Woke Shakespeare—or, tryst with a blackamoor
It has long been observed, for over a hundred years now, that the West has a sentimental relationship with women, children, and black Africans; it was old news when Wyndham Lewis observed the trend in the 1920s, it was old news when Harriet Beecher Stowe became “the little lady who started a big war” with Uncle Tom’s Cabin. It’s generally taken that the West’s sentimental relationship with black Africans originates in “white guilt” over the Atlantic slave trade and the continued “failure to thrive” among America’s black population. However, it’s worth consideration that Shakespeare, in Othello, depicts a black man who is courageous, physically vigorous, and yet also naïve and trusting—just like a child. He is betrayed by white men who are envious as regards his prowess, perhaps even his sexual vigour—since Iago, the “honest man” who sets up Othello, believes he has slept with his wife.
Indeed, the whole trope in Othello matches contemporary liberal sensibilities: the black man is set up by the authorities—Othello dinnu do nuthin, he really didn’t. This interests because Othello was written in the early 1600s. English involvement in the Atlantic slave trade started in the mid-1500s, so slavery was current but small-scale—it is unlikely that Shakespeare felt guilt or moral outrage over it. Besides, Othello is a Moor—a blackamoor—from North Africa, not a sub-Saharan slave; and there is no indication that Shakespeare was “anti-slave trade” and, indeed, such a concept would be barely meaningful in Elizabethan England—although there has always been a current, particularly in Christianity, that seeks clemency for slaves if not outright manumission (Bartolomé de las Casas being an example contemporary with Shakespeare). Nevertheless, the basic Shakespearean trope—noble black man, honest and courageous, set up by bitter sexually jealous white men—remains current down to today.
The title is provocative: Shakespeare was not “woke”—he is not anti-slave trade. Desdemona’s father is reluctant to believe his daughter has married a Moor—puts the match down to malign magic—but he is not demonised for his opposition to an interracial match. In a contemporary film, a white father who objected to a mixed-race match would be axiomatically “evil”—for Shakespeare Desdemona’s father has an opinion that is incidental; he’s typical as regards any father whose daughter has acted rashly—his reservations have a racial dimension but are not condemned as such (it’s more the case the playwright favours “star-crossed lovers” who unite against fathers, tribes, and mores in all circumstances).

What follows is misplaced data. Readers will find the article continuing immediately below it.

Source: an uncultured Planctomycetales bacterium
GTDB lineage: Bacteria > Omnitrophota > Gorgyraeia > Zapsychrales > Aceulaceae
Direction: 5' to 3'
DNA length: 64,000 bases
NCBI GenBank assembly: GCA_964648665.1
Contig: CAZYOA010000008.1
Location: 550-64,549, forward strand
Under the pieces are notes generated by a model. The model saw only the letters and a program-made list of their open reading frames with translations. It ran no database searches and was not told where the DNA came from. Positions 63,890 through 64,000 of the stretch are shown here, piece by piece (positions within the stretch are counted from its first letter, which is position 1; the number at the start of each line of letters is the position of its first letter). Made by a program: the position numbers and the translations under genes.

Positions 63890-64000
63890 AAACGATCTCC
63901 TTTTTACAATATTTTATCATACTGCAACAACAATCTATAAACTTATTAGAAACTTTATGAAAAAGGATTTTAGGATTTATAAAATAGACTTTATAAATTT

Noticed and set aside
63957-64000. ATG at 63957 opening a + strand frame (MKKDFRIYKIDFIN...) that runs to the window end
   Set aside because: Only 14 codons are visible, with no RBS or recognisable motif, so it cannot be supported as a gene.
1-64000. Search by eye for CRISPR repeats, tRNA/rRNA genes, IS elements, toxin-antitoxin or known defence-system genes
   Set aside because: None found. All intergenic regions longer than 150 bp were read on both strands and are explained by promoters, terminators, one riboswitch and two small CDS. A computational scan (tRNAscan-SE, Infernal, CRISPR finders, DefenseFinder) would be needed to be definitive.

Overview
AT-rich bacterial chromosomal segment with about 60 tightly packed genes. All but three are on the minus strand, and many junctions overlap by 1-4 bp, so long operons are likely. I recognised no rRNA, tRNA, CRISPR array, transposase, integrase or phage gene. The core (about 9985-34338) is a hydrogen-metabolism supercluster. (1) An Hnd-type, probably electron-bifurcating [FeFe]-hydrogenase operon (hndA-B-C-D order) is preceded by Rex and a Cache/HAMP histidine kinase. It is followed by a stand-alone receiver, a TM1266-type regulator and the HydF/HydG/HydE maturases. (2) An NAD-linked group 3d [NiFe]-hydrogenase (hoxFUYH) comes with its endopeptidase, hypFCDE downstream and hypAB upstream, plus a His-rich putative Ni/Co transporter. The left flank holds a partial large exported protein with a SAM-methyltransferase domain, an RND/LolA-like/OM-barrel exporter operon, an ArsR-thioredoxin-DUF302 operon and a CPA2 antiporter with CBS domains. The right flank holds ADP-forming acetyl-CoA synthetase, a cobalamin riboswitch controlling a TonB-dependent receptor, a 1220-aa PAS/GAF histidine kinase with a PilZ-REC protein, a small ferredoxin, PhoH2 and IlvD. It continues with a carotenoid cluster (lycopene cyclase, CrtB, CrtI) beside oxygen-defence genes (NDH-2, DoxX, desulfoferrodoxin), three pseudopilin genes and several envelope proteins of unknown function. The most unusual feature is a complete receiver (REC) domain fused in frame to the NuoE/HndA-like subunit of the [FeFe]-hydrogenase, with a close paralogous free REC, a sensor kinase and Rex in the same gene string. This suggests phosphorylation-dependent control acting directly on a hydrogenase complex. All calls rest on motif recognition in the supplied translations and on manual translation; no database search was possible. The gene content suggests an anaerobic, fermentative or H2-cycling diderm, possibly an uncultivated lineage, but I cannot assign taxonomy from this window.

Nevertheless, the parallels to the way “blackness” is conceptualised in contemporary woke products—the way blacks have been sentimentalised for at least 150 years—are striking; and it gives me grounds to think that perhaps what is known today as “wokeness” is, in part, a deeply embedded cultural trope or archetype that goes back to Othello. After all, the play is among the standard Shakespeare works—Hamlet, Lear, Macbeth, Othello. The role of “the Moor” is intrinsic to Anglo-Saxon culture, also the culture that predominates in America—Othello is Anglo canon; and he is definitely an “ill-used fellow”.
This offers the intriguing possibility that wokeness predates the Atlantic slave trade, predates “white guilt”, predates wily Jewish socialists who make “whiteness” and slavery an issue. Rather, we’ve been trapped in a particular relation to “blackness” from before we even widely interacted with black Africans—and that relation held they were noble, naïve, trusting and ultimately betrayed by whites (the play is set in Venice and Cyprus, so there is no suggestion this is an “English betrayal”—except that there is a metacontext that the audience knows the play is performed in England; and even Othello is played by an Englishman).
So perhaps Shakespeare gave birth to a notion that would, once Anglo societies became decadent, blossom into a particular political stance towards “blackness”—one unconnected to Marxism, postmodernism, or any left-wing belief. Whether or not you think this is likely depends on how far you think words can be black magic.